- Category: Blog
Residents in areas neighboring Lake Bunyonyi in Kabale District on Monday witnessed a rare phenomenon when a cyclonic storm snaked into the lake from the sky.
Many went into a panic when the funnel-shaped white smock descended and covered the skies for several minutes.
According to scientists, the phenomenon is caused by atmospheric disturbances around a low-pressure area.
It is usually accompanied by violent storms and severe weather conditions. By Monday evening, several videos and photos of the i.ncident were being shared on WhatsApp.
Mr. Moses Banyenzaki who owns an engine canoe at Harutinda Landing Site said the landfall came after a heavy downpour characterized by lightning and thunderstorms at around 4 pm on Monday.
The site, comprising white smoke snaking from the sky into the lake was visible in parts of Kabale and Rubanda districts. According to residents, the violent windstorm touched down in the lake near Natures Prime Island in Bubaare Sub County, Rubanda District.
Mr. Banyenzaki said the situation forced all the canoes which had been docked at Harutinda to float adding that even though it sent residents into a panic, it did not cause any damage.
Mr. Phillip Byarugaba, a resident from Mugyera in Bufundi Sub County, Rubanda District said the spectacle lasted more than 30 minutes.
Byarugaba said most of the locals braved the rain running up the hills while others who had motorcycles and vehicles had to run to Kabale town fearing for their lives.
Mr. Didas Kyarikora alias Swansea, another resident of Mugyera in Bufundi Sub-county, Rubanda district sais although he saw a cloud of white smoke, he could not figure out what it was.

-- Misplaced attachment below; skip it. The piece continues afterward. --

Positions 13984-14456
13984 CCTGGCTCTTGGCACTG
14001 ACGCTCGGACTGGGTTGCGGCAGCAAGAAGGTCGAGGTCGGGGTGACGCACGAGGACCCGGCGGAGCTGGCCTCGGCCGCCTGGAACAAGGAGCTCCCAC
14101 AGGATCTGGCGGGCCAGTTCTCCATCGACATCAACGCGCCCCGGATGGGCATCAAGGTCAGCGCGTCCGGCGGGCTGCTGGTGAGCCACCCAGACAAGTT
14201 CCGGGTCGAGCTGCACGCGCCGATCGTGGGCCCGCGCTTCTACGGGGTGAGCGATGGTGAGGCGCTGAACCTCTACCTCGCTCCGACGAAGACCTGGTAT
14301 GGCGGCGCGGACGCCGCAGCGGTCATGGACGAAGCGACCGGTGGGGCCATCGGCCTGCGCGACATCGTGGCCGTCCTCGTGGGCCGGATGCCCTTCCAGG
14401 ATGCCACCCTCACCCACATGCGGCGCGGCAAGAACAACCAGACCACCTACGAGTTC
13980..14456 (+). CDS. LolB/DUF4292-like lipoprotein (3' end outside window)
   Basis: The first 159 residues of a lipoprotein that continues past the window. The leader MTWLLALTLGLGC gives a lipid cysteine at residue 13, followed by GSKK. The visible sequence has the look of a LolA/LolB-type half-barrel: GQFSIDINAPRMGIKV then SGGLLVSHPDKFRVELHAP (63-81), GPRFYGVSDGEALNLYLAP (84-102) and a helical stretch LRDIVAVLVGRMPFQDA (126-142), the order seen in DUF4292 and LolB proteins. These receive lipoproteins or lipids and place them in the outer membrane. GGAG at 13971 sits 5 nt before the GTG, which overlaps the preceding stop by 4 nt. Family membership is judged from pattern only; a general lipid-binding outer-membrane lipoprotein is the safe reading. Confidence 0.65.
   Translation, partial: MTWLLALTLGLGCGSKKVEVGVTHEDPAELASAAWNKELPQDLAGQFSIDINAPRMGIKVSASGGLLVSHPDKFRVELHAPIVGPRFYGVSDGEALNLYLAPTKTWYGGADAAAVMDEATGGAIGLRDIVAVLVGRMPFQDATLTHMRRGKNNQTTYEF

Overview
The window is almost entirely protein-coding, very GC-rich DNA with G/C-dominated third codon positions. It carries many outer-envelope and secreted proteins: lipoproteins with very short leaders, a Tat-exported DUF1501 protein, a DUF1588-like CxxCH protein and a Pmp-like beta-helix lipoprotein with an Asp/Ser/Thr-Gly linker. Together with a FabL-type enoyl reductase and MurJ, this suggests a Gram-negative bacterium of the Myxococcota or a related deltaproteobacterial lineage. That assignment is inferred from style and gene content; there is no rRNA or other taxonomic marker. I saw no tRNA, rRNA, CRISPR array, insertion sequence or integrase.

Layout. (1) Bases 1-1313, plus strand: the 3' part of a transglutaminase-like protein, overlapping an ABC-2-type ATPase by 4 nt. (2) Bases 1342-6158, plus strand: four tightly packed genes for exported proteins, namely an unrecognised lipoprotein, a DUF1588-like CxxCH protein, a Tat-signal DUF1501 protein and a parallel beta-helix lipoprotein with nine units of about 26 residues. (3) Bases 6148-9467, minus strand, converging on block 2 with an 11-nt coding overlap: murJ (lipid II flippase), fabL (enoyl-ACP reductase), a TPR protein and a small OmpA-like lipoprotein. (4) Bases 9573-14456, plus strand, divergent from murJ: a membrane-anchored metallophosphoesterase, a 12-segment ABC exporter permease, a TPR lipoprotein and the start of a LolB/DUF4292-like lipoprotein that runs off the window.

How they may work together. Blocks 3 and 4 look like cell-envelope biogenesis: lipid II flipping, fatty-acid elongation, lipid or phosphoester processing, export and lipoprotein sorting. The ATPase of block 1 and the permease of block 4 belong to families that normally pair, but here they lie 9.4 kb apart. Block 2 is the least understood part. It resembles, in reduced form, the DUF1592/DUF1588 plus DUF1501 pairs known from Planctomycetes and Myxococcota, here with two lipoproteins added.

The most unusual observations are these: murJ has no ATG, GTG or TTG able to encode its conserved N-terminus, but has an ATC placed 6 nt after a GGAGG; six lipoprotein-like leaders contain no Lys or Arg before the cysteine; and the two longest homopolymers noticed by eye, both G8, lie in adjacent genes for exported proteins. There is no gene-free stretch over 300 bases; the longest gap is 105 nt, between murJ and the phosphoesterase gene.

However, he added that an elder informed him that it was a tornado hitting in the lake. "coursing fear in local residents," he said.
- Category: Blog
Its true the Eastern Lowland Gorillas Heading Towards 'Genetic Meltdown' (according to George Dvorsky of Conservation Grauer gorillas.)
From the Dian Fossey Gorilla Fund International Eastern lowland gorillas in the Democratic Republic of the Congo have endured dramatic population declines in recent decades, leading to a startling lack of genetic diversity and a slew of harmful mutations, according to new research.
- Category: Blog
Residents of Kikarara Parish in Bwambara Sub-county have asked government to reverse its plan to evict them from a piece of land, which is claimed to be part of ishasa sector in Queen Elizabeth National Park in Rukungiri District.
They are more than 8,000 residents live in nine villages of Garuka, Nyakatemba A, Nyakatembe B, Nyabugando, Kahimbi, Rwesigiro, Nyakabungo B, Nyakabungo A and Kafunjo in Ishasha Sector.
- Category: Blog
What you need to know before trekking the mountain gorillas
Mountain gorilla trekking often comes second on travel Bucket Lists of the Big 5 game drive in Kruger or Serengeti National Park. Which is understandable – getting to the gorillas takes more effort, more time and more expense than a traditional safari. But you know what they say: you get what you pay for. Here’s everything you need to know about trekking with mountain gorillas in Rwanda and Uganda: Where do the mountain gorillas live? The ultimate wildlife experience. There are only two populations of mountain gorillas left in the world.
The first lives in the Virunga volcanic mountains of Central Africa, with groups scattered between Uganda, Rwanda and the Democratic Republic of the Congo. The second population lives deep in Bwindi. (Our tours visit Rwanda’s Volcanoes National Park and Uganda’s Bwindi Impenetrable Forest).
According to results released in May 2018, the mountain gorilla population living in the Virunga mountains has grown— from 480 in 2010 to 604 as of June 2016. Combined with a separate mountain gorilla population living in Bwindi Impenetrable National Park in Uganda, this brings the number of mountain gorillas to more than 1,000 individuals. The rise in numbers follows the introduction of park guards, veterinary care, community support projects, and regulated tourism. Despite the good news, that still puts them on the Critically Endangered list (two classifications away from completely Extinct).